Generic trademark  

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Kunstformen der Natur (1904) by Ernst Haeckel

A generic trademark, also known as a genericised trademark or proprietary eponym, is a trademark or brand name that has become the generic name for, or synonymous with, a general class of product or service, usually against the intentions of the trademark's holder.

A trademark is said to become genericised when it began as a distinctive product identifier but has changed in meaning to become generic. A trademark typically becomes "genericised" when the products or services with which it is associated have acquired substantial market dominance or mind share such that the primary meaning of the genericised trademark becomes the product or service itself rather than an indication of source for the product or service. A trademark thus popularised has its legal protection at risk in some countries such as the United States and United Kingdom, as its intellectual property rights in the trademark may be lost and competitors enabled to use the genericised trademark to describe their similar products, unless the owner of an affected trademark works sufficiently to correct and prevent such broad use.

Zipper, aspirin and heroin are examples of trademarks that have become genericized in the US.

Genericisation or "loss of secondary meaning" may be either among the general population or among just a subpopulation, for example, people who work in a particular industry. Some examples of the latter type from the vocabulary of physicians include the names Luer-Lok (Luer lock) and Port-a-Cath (portacath), which have genericised mind share (among physicians) because (1) the users may not realize that the term is a brand name rather than a medical eponym or generic-etymology term, and (2) no alternate generic name for the idea readily comes to mind. Most often, genericisation occurs because of heavy advertising that fails to provide an alternate generic name or that uses the trademark in similar fashion to generic terms. Thus, when the Otis Elevator Company advertised that it offered "the latest in elevator and escalator design," it was using the well-known generic term "elevator" and Otis's trademark "Escalator" for moving staircases in the same way. The Trademark Office and the courts concluded that, if Otis used their trademark in that generic way, they could not stop Westinghouse from calling its moving staircases "escalators", and a valuable trademark was lost through genericisation.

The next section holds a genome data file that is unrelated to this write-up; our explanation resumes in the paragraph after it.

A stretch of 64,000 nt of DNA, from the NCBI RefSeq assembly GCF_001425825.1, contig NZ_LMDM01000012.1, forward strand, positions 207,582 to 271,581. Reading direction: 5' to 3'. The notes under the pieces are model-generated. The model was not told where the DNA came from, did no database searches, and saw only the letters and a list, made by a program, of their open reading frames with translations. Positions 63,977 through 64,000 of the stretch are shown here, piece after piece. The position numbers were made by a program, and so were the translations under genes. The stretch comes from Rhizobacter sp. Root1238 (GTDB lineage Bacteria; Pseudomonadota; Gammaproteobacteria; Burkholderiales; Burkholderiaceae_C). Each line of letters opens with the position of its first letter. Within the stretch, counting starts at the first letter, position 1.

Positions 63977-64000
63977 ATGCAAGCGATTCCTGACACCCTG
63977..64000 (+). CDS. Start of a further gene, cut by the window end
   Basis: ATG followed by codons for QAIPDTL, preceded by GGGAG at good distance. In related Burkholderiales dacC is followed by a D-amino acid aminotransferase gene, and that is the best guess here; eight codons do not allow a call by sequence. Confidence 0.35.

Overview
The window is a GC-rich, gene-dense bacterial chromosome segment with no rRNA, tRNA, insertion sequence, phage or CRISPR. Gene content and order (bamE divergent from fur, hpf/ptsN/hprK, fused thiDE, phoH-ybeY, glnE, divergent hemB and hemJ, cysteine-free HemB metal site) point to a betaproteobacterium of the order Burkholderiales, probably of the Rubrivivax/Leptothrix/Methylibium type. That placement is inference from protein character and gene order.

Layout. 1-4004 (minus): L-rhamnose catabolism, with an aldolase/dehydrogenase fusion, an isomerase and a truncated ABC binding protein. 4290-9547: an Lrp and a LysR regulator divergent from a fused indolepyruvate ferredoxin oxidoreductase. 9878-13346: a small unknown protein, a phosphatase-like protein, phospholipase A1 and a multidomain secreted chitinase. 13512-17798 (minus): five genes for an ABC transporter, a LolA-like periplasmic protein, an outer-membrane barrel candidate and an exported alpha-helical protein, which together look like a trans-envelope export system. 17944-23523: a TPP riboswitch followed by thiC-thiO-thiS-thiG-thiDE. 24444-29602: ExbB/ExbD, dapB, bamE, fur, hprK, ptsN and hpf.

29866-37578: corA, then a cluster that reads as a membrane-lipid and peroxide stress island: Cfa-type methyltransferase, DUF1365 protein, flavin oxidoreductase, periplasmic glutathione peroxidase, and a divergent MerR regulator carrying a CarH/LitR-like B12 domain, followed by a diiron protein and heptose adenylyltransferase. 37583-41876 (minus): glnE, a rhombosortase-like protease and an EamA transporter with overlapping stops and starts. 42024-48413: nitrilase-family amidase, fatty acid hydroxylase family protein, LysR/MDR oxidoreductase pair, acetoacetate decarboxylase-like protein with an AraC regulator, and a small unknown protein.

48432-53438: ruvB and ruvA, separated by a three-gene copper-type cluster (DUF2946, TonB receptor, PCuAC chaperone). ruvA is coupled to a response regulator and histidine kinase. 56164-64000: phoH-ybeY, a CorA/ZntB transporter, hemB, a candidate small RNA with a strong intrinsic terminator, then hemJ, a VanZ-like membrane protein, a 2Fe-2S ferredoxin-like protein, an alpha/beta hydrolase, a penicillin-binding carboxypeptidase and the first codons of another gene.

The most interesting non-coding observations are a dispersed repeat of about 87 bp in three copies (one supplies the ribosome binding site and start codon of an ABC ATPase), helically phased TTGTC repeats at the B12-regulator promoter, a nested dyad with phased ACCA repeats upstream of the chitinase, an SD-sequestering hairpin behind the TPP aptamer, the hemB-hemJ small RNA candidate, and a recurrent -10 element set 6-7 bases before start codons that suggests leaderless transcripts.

The pharmaceutical industry affords some protection from genericisation of trade names due to the modern practice of assigning a nonproprietary name for a drug based upon chemical structure. Brand-name drugs have well-known nonproprietary names from the beginning of their commercial existence, even while still under patent, preventing the aforementioned problem of "no alternate generic name for the idea readily comes to mind". For example, even when Lipitor was new, its nonproprietary name, atorvastatin, was well known. Examples of genericisation before the modern system of generic drugs include aspirin, introduced to the market in 1897, and heroin, introduced in 1898; both were originally trademarks of Bayer AG. A different sense of the word genericised in the pharmaceutical industry refers to products whose patent protection has expired. For example, Lipitor was genericised in the U.S. when the first competing generic version was approved by the FDA in November 2011. In this same context, the term genericisation refers to the process of a brand drug losing market exclusivity to generics. For example, industry analysts expect several other blockbuster drugs to undergo genericization by the year 2020.

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Unless indicated otherwise, the text in this article is either based on Wikipedia article "Generic trademark" or another language Wikipedia page thereof used under the terms of the GNU Free Documentation License; or on original research by Jahsonic and friends. See Art and Popular Culture's copyright notice.

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